Jan 29 1812: Letters to Elizabeth Hitchener

On January 29, 1812, Shelley and his wife Harriet both write to Elizabeth Hitchener. The first part of the letter is from Shelley followed by a part written by Harriet. They are still planning a trip to Ireland where Shelley hoped to bring about Catholic Emancipation. More information can be found here. 
Wednesday [January 29, 1812.] 
On Monday we depart for Ireland. This is probably the last letter  you will receive from Keswick. We are staying at Calvert's, and our; 100 pounds has arrived. Prospects appear  fair ; but I have learned to doubt of the result of all human enterprises, whilst my language and my countenance express the confidence of enthusiasm, and my heart rebels against the dismal suggestions of possible evil.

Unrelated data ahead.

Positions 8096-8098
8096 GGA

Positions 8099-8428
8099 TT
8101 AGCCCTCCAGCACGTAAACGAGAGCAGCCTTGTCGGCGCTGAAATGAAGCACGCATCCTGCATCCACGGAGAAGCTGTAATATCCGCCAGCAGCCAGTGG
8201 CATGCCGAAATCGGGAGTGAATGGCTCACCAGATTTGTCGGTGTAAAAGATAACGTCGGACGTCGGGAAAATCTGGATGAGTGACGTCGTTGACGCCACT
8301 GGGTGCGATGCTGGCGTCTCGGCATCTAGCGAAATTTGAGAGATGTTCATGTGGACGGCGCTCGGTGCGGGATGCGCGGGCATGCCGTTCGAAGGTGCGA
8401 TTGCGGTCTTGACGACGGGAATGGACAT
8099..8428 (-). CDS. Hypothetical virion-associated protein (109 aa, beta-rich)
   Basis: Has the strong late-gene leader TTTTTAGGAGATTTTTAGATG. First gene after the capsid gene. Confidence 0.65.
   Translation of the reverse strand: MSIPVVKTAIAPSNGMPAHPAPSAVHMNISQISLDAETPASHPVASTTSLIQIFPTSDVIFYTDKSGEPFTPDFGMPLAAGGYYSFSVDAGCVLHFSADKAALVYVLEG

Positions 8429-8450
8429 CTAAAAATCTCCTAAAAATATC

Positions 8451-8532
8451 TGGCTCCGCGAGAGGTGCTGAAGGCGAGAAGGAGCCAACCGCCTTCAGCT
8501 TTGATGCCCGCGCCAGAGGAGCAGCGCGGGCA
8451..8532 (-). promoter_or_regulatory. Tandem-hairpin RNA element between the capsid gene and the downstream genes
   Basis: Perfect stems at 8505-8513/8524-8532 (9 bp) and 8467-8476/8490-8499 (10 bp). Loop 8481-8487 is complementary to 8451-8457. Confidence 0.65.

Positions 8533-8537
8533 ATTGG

I do not ask you wherefore you are unhappy, my dearest friend, because I sympathise with every feeling which the unkindness of ingratitude excites in you. But I tell you to subdue it, for our sakes, and for the sake of that world to which I will suppose that you are destined to be an ornament and a glory. Your present state is isolated and friendless ; even worse, daily ingratitude and unexpected duplicity cut you to the heart. You suffer the severities of ill fortune; and all the dreary intercourse of daily life is unmingled by consolation, save the infrequent post days. And what can letters do? They can tell you that you are beloved ; can prove to you that I am yours; but this only at intervals. With what bitter force will ingratitude and duplicity recur! This is more than duty demands : for a devotement like yours some recompence is to be expected. I will find one for you though here a corner of self comes in. Come and live with us. You are not one to start at this." What will the world say? " What they please, precisely. Those who know anything of our public and private character will believe any scandal as soon as Sir F. Burdett's friends would give credit to the story of his keeping five mistresses in Tottenham Court Road. This is one of the Morning Post stories. Nor will the world's whispers affect our usefulness. In what manner? Who will credit that, when I made a Scotch marriage with a woman who is handsome, any criminality, of the nature of infidelity, can be attached to me? Who will believe, when they read our publications, but that our conduct is in some degree regulated by such impressions, and repeated endeavours to counteract general demoralization? And, supposing after all that they did believe this, are we answerable for their silly notions? Is our usefulness and happiness, which latter must in some degree conduce to the former, to be sacrificed to opinion? Is expediency to be the rule of our conduct? Ought minds unisonous in reason and feeling to be separated by the inferences which others may draw from their conduct?